Is that Vermiculite in Your Attic?

By now, everybody has heard about the widespread use of asbestos building materials in older Toronto homes. This rock-based material was used extensively because of its superior insulating and fire-proofing properties. However, it has now been identified as a known carcinogen and a truly dangerous substance. This substance is so dangerous, there is an entire industry dedicated to asbestos testing in Toronto.

But what about asbestos’ ugly cousin, vermiculite, that was once touted as a safe alternative? Do you need to be worried about it? Unfortunately, the answer is probably yes.

Uses for Vermiculite

Vermiculite is a natural material that expands when heated. Because of its pliable properties, it makes an excellent source of insulation. It was used extensively in attics in homes all over Southern Ontario. It’s also an excellent garden material, which is why avid gardeners gasp in horror when given reason to believe vermiculite might be unsafe to use on their beloved begonias.
Most potting soils today contain at least trace amounts of vermiculite. So why is it a safe soil additive for plants, flowers and vegetables, but not as an insulation material? The difference is in the location where the vermiculite was mined.

Safe Sources of Vermiculite

Vermiculite itself is perfectly safe, it’s when it is mined in close quarters with asbestos that it becomes a problem. The vermiculite used in today’s gardening soil comes from different sources in China and South Africa, whereas the vermiculite that was used in construction materials came from a single mine in Libby, Montana. At one time over 80% of the world’s vermiculite came from this one mine. It was mined in tandem with asbestos, which provided perfect conditions for cross-contamination.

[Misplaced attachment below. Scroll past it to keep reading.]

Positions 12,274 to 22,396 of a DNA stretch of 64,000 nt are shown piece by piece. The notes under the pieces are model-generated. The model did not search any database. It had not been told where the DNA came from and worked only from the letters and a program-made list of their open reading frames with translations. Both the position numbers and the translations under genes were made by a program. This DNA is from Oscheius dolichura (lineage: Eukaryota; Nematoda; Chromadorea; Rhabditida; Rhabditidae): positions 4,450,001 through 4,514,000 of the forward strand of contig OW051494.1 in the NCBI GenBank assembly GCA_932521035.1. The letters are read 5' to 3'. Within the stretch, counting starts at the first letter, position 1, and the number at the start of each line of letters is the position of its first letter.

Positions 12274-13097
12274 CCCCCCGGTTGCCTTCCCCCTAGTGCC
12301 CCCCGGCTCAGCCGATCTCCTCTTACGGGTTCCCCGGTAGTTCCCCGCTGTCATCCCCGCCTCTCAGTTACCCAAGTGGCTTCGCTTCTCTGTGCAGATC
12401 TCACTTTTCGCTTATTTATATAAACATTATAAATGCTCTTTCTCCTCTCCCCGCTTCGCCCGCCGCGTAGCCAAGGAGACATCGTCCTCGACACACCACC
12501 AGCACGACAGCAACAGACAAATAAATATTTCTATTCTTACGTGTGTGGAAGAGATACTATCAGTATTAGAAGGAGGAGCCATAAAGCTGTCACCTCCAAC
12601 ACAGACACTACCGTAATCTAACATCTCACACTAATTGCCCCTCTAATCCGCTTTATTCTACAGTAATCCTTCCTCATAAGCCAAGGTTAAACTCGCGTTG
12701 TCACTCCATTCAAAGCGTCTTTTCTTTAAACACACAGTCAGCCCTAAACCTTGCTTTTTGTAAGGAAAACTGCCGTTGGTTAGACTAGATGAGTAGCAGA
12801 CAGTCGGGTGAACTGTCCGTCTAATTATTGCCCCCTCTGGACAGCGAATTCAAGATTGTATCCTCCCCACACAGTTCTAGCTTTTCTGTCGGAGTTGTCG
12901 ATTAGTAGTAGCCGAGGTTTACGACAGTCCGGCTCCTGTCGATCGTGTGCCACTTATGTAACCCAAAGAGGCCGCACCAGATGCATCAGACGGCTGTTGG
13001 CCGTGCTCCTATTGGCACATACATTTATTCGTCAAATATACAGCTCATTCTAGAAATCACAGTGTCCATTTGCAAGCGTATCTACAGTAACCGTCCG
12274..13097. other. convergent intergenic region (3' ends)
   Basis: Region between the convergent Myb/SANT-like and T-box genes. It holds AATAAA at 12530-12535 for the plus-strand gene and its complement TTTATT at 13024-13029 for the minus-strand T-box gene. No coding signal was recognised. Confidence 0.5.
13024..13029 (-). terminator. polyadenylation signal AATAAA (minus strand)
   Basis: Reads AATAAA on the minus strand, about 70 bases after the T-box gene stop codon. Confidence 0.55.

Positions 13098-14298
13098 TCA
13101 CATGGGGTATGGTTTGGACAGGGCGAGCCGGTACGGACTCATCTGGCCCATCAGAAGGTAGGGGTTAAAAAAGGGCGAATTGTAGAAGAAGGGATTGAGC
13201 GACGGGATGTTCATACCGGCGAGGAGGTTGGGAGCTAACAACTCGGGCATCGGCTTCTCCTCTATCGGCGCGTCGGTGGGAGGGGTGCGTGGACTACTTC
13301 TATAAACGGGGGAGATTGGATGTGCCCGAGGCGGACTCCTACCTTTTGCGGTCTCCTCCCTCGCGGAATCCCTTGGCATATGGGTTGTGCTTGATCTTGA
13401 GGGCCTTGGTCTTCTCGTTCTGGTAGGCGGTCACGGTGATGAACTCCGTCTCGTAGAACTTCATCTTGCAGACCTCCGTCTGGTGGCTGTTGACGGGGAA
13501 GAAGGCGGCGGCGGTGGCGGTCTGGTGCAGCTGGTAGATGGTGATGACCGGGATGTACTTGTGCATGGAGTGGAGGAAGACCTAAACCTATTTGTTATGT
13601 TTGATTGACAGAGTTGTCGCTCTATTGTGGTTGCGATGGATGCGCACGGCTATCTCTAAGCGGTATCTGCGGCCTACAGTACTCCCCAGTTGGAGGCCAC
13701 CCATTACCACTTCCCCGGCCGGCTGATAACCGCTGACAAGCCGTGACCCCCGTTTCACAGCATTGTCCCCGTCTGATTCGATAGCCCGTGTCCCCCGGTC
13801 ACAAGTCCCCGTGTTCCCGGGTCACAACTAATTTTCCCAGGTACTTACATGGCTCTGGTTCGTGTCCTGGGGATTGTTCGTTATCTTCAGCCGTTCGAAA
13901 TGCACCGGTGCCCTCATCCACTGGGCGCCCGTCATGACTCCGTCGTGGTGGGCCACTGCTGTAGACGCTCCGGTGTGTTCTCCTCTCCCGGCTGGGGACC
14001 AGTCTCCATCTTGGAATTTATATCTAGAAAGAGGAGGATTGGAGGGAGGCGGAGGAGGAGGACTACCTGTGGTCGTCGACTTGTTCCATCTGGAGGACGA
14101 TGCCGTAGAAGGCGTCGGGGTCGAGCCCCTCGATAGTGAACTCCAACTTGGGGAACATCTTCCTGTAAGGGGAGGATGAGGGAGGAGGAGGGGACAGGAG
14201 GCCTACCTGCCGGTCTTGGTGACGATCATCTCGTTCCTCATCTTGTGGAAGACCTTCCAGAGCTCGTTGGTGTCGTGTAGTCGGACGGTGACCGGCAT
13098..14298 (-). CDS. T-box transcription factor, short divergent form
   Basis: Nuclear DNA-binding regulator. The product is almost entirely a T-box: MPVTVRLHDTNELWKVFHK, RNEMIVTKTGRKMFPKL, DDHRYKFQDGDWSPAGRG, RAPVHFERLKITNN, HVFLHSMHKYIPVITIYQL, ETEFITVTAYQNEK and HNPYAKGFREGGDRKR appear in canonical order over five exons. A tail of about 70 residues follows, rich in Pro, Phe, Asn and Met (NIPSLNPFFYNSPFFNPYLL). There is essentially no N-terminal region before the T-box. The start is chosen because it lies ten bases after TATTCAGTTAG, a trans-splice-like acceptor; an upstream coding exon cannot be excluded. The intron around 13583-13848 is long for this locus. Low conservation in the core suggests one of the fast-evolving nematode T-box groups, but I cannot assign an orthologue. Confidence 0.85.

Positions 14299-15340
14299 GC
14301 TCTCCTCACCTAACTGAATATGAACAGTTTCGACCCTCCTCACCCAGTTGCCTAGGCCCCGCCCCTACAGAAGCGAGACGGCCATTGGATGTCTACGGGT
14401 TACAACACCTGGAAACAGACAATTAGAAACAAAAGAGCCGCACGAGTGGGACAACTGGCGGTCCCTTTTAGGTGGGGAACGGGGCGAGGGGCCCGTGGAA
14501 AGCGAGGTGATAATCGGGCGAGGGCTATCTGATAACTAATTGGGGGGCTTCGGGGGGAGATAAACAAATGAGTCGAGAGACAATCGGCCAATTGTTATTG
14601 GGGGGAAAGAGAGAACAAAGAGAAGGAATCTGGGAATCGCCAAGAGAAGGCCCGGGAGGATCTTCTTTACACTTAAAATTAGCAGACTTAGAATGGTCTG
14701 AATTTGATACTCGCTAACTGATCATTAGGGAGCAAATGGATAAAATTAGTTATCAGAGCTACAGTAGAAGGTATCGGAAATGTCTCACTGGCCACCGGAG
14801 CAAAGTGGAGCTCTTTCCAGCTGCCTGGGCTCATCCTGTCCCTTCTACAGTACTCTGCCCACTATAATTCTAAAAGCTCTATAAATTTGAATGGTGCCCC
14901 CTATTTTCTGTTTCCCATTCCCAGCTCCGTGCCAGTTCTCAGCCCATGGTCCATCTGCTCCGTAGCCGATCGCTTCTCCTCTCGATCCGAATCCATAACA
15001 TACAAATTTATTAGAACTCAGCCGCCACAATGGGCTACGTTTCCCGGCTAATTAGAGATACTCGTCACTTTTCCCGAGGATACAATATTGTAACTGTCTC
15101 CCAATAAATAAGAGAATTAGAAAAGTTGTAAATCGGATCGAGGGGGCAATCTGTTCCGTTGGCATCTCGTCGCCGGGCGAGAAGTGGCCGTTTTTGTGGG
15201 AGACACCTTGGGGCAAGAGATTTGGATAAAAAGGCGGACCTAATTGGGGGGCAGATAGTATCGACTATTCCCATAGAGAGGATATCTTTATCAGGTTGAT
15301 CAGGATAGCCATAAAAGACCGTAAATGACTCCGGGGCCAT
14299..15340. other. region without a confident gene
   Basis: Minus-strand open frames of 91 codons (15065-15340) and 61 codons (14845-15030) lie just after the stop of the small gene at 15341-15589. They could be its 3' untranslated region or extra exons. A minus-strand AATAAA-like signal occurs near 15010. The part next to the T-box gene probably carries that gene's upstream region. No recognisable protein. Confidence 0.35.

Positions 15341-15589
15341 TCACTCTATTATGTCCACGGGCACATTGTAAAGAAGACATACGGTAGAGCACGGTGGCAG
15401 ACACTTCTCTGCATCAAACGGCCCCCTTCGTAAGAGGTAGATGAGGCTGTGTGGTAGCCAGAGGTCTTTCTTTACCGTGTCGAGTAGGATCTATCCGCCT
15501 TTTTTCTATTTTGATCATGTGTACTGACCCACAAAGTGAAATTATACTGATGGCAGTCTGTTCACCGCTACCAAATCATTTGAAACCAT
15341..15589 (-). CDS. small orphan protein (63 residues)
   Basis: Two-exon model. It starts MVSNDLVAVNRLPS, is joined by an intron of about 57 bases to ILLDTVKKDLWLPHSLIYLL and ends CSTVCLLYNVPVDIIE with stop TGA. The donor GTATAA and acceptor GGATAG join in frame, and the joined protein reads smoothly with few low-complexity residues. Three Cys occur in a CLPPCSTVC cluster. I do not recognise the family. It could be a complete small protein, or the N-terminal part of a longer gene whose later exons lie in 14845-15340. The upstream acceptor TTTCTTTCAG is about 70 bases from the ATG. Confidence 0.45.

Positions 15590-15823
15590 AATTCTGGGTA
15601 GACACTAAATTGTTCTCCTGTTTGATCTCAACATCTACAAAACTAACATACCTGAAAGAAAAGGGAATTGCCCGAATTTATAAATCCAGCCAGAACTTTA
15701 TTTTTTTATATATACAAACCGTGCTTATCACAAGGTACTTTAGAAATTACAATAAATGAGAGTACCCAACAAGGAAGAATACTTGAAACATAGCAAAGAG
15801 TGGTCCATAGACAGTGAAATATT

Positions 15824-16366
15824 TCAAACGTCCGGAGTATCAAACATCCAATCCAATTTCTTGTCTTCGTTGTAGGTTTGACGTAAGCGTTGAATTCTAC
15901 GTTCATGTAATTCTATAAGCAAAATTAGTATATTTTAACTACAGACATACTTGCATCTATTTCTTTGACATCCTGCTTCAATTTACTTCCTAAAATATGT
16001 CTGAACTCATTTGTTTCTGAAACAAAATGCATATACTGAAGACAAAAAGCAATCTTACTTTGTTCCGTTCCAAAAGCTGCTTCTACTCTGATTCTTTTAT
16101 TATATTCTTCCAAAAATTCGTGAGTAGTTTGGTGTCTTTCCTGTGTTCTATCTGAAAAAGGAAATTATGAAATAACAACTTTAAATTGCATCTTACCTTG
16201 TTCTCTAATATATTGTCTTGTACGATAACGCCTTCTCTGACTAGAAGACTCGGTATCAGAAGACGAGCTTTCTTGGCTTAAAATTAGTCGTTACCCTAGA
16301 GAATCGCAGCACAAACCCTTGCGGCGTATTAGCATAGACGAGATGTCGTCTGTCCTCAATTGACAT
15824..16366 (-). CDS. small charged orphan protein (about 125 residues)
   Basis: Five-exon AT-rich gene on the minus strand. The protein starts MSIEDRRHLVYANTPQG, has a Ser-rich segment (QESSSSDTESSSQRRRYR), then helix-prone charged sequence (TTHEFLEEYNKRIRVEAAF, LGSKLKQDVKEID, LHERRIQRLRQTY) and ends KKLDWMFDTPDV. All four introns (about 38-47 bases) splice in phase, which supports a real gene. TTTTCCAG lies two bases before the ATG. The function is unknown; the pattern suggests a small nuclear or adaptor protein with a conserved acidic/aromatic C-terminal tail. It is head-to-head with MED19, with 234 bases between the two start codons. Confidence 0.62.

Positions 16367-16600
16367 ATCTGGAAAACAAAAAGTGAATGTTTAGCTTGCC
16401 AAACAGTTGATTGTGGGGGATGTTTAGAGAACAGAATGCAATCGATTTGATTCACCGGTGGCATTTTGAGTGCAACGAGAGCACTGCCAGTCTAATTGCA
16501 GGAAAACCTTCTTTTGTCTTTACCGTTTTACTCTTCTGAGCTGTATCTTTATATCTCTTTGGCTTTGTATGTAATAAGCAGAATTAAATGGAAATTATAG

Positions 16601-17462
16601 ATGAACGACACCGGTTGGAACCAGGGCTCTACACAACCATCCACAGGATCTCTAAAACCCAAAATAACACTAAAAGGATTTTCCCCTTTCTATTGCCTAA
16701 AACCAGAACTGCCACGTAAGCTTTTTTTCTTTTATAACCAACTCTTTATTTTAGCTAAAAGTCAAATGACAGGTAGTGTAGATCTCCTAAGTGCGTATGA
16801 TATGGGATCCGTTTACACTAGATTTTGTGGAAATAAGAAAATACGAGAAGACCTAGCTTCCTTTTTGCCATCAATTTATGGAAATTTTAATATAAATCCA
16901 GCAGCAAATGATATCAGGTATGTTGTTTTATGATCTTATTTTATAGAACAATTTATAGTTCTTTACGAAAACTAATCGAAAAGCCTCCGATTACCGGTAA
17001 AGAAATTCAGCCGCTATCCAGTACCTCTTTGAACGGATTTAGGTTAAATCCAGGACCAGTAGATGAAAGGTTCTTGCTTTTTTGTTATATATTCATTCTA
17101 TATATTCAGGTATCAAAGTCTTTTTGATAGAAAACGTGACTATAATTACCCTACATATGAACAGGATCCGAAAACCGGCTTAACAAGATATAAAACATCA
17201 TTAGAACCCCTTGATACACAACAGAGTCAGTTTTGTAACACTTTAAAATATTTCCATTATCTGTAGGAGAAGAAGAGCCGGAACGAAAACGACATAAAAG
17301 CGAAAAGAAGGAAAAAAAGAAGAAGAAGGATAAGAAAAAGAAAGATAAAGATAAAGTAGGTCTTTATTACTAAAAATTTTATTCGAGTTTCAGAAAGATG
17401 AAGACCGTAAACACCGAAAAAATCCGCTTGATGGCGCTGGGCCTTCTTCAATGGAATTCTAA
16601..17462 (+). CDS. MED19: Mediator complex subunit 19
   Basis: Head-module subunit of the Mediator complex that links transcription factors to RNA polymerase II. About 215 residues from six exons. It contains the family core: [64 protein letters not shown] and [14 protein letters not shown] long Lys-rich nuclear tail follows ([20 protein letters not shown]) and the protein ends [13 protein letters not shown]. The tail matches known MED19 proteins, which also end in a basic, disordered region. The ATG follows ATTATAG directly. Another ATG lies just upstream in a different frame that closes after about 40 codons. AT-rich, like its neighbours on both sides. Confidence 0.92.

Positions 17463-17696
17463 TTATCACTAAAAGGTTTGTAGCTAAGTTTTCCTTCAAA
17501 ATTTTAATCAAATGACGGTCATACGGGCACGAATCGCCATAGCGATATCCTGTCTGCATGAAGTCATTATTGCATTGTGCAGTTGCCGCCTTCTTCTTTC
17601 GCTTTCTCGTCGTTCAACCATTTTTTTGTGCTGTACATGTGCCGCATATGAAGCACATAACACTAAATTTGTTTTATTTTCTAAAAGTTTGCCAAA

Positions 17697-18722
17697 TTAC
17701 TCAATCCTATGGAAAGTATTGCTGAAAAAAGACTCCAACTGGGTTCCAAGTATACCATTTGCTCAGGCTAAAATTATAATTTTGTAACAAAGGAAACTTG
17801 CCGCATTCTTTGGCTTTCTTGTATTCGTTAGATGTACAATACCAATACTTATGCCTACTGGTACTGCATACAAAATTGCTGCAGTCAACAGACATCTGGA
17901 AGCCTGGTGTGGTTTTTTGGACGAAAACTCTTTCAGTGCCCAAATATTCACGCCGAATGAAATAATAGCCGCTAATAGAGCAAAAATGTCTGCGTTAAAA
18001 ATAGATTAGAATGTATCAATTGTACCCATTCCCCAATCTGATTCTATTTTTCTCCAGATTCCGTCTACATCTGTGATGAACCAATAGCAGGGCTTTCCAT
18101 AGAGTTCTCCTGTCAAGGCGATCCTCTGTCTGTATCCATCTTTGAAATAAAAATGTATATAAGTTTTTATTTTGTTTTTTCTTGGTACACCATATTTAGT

As vermiculite is no longer used in building materials and hasn’t been in two decades, it’s safe to assume that if it is present in your attic, it’s the of the “not safe” variety. The next decision you have to make is whether or not to remove it.

Vermiculite Removal in Toronto

As the real problems with vermiculite stem from the asbestos fibers it’s contaminated with, the same rules that apply to asbestos removal also apply to vermiculite removal. If you’re not planning any renovations or repairs that would disrupt the fibers and cause them to become airborne, the safest course of action may be to leave it alone. Undisturbed vermiculite is not a danger to human health.

If you are planning renovations, or you need to have home repairs done that require access to the attic, it’s important to work with a company that also specializes in asbestos removal. This is absolutely not a project to attempt yourself as part of a weekend home renovation project. Special training is required to ensure safe vermiculite remediation and the secure disposal of affected materials once it has been removed.

If you suspect the presence of vermiculite insulation in your attic, and it’s a legitimate concern for the owners of older Toronto homes, be sure to thoroughly investigate the credentials of the company you hire to remove it!

Did you know?

Between 1920 and 1980, over 240,000 homes across Canada were insulated with materials that contained asbestos.
Find out if your home was one of them
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